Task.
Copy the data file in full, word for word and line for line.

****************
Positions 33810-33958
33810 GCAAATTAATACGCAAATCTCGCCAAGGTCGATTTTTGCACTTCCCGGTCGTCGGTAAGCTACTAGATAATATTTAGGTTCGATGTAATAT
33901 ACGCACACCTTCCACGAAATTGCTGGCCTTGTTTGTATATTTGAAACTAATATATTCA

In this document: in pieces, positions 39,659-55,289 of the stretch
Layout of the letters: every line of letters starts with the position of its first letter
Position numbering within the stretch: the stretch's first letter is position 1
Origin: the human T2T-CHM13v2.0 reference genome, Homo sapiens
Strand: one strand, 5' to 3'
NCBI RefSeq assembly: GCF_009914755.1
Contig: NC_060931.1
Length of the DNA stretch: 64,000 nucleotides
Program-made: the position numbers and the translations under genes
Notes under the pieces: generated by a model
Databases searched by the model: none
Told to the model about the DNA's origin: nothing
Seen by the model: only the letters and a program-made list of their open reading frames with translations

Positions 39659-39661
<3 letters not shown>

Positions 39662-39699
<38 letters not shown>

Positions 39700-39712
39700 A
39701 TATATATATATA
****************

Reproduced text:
Positions 33810-33958
33810 GCAAATTAATACGCAAATCTCGCCAAGGTCGATTTTTGCACTTCCCGGTCGTCGGTAAGCTACTAGATAATATTTAGGTTCGATGTAATAT
33901 ACGCACACCTTCCACGAAATTGCTGGCCTTGTTTGTATATTTGAAACTAATATATTCA

In this document: in pieces, positions 39,659-55,289 of the stretch
Layout of the letters: every line of letters starts with the position of its first letter
Position numbering within the stretch: the stretch's first letter is position 1
Origin: the human T2T-CHM13v2.0 reference genome, Homo sapiens
Strand: one strand, 5' to 3'
NCBI RefSeq assembly: GCF_009914755.1
Contig: NC_060931.1
Length of the DNA stretch: 64,000 nucleotides
Program-made: the position numbers and the translations under genes
Notes under the pieces: generated by a model
Databases searched by the model: none
Told to the model about the DNA's origin: nothing
Seen by the model: only the letters and a program-made list of their open reading frames with translations

Positions 39659-39661
<3 letters not shown>

Positions 39662-39699
<38 letters not shown>

Positions 39700-39712
39700 A
39701 TATATATATATA